HONG KONG (AFP) 19 Jan. 2006: Far from being a chance creation, Chinese basketball giant Yao Ming was knowingly bred for the sport, forced into it against his will and subjected to years of dubious science to increase his height, a new book claims.
The 1.98m Houston Rockets centre also underwent years of punishing training as one of hundreds of thousands of potential Chinese athletes who endure miserable childhoods in boot-camp conditions.
The revelations in “Operation Yao Ming”, by former Newsweek journalist Brook Larmer, are likely to raise further disquiet over China’s Soviet-style sports system ahead of the 2008 Beijing Olympics.
Larmer said Yao Ming, China’s first successful basketball export and its most famous face worldwide, was the product of a harsh and antiquated programme which has changed little since it was set up more than 50 years ago under Mao Zedong.
“Yao Ming on one hand is this great symbol of China’s modern advancement, a commercial icon that can stride across the Pacific and play the role of a bridge between East and West,” he said. “But he’s still the product of this system which is one of the last bastions of socialism in China.”
Larmer says Yao Ming’s birth had been anticipated for decades by Communist officials – desperate to boost national pride through sports – who had been tracking his family for two generations.
He describes a system where doctors armed with special growth-predicting manuals measure youngsters’ bones and pubic hair to identify future athletes. Weight-lifters must be squat with strong torsos; divers need tiny hips to minimise splash; basketball players must simply be tall.
“It’s no accident that there have been generations of players who have continued to get taller,” he said. “One of the first NBA scouts was blown away when he went to northern China and saw more than 20 seven-footers.”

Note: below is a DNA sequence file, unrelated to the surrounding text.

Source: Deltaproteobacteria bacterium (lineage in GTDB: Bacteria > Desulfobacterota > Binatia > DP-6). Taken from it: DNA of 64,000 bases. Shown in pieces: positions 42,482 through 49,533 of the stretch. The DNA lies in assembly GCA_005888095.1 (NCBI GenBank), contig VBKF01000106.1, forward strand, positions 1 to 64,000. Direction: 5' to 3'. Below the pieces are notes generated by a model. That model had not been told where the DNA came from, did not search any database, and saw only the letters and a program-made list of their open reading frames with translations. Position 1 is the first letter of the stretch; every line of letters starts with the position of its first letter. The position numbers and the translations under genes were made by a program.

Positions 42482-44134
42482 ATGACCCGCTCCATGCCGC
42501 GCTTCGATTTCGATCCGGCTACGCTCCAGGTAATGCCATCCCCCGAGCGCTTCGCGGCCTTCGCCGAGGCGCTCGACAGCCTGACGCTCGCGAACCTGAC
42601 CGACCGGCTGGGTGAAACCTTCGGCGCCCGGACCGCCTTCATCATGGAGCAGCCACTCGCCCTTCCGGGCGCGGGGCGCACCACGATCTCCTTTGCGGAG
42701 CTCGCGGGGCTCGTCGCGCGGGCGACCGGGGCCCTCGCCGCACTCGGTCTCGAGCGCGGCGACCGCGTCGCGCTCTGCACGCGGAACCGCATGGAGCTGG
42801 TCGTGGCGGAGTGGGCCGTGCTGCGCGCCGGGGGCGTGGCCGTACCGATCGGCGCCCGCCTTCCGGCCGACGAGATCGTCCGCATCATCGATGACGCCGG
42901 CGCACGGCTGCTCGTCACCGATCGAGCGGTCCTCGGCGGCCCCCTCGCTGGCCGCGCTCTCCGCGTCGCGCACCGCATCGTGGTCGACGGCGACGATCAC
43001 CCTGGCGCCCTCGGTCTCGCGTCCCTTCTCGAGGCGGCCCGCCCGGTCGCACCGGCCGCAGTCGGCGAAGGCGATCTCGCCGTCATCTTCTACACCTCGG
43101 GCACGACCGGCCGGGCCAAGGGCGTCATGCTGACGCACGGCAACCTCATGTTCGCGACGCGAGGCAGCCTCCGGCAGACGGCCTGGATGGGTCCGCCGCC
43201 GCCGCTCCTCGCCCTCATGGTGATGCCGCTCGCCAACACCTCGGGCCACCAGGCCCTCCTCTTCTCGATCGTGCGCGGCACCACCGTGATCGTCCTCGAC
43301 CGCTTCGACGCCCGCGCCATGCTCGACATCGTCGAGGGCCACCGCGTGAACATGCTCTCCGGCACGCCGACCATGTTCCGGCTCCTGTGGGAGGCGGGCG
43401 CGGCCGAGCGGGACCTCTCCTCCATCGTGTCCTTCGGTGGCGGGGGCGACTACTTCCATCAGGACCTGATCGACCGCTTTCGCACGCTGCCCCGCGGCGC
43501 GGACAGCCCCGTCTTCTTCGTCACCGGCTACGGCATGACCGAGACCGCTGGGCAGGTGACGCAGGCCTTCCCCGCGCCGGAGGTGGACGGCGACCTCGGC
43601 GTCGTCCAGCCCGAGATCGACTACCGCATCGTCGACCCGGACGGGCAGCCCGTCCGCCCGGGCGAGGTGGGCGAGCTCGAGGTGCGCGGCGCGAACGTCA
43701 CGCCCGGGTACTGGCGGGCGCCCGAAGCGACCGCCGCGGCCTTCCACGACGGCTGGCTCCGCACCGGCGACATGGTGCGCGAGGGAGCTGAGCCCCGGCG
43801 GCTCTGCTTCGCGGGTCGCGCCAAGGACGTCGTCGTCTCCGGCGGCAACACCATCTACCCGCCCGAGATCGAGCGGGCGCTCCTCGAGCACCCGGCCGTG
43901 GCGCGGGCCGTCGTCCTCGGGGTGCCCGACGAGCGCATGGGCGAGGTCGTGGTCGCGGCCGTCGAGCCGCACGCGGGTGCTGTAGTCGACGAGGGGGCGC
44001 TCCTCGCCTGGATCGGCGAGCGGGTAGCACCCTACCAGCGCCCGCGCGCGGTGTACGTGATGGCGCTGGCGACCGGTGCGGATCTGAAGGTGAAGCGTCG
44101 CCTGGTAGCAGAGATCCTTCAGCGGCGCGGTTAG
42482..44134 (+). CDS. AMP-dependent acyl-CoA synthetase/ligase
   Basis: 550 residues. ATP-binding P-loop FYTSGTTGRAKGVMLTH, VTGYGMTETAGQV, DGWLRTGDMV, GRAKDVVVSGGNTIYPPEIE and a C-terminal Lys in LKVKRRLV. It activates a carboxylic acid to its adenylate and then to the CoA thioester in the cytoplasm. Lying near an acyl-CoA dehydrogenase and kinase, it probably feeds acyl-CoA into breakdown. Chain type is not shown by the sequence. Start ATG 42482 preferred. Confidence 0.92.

Yao Ming’s grandfather, one of Shanghai’s tallest men, was discovered too late for basketball but his son, the six-foot-nine Yao Zhiyuan, soon found himself dragged into the sports system.
There he was paired off with the six-foot-two Fang Fengdi, China’s women’s captain who had been a feared Red Guard during the Cultural Revolution.
The two were encouraged to marry in a system with undertones of eugenics, the controversial gene-pool manipulation espoused by the Nazis and previously trumpeted by Beijing.
“It wasn’t a national breeding programme, it was a desire among Shanghai officials for them to get together,” Larmer said. “But when Yao Ming was born everybody in the sports community in Shanghai and nationally knew he was something special.”
The giant infant, who was just eight years old when he reached the average Chinese male’s height of five-foot-seven, was recruited for basketball despite his parents’ objections and his own hatred for the sport.
“Even when his parents resisted at first to put him in the same system that had caused them some suffering and bitterness, there was not a lot of choice,” Larmer said.
“He hated the game for a decade. He didn’t like it, he wasn’t any good at it.”
The eight-year-old Yao Ming embarked on a programme of intense, repetitive training under disciplinarian coaches who offered little encouragement or variety.
Meanwhile scientists fed him a steady stream of mysterious concoctions designed to make him taller, raising the spectre of possible hormone treatment at a time when China was suffering a series of doping scandals.
“In Yao Ming’s case I don’t have any proof ... (but) in that period of time in the 1990s they were using all kids of experimental stuff to enhance players’ stamina and strength,” Larmer said.
“One would think that as China can flex its muscle economically, militarily, diplomatically, that it wouldn’t need sports as a crutch. But sport is such a visible, exciting measure for China’s position in the world, and national feeling is so strong, I don’t think that’s going to be easy to give up,” he said.
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